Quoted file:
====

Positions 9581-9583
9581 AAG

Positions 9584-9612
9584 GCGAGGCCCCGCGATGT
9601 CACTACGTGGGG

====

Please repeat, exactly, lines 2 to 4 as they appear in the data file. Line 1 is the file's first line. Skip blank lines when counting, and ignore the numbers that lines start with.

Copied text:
9581 AAG

Positions 9584-9612
9584 GCGAGGCCCCGCGATGT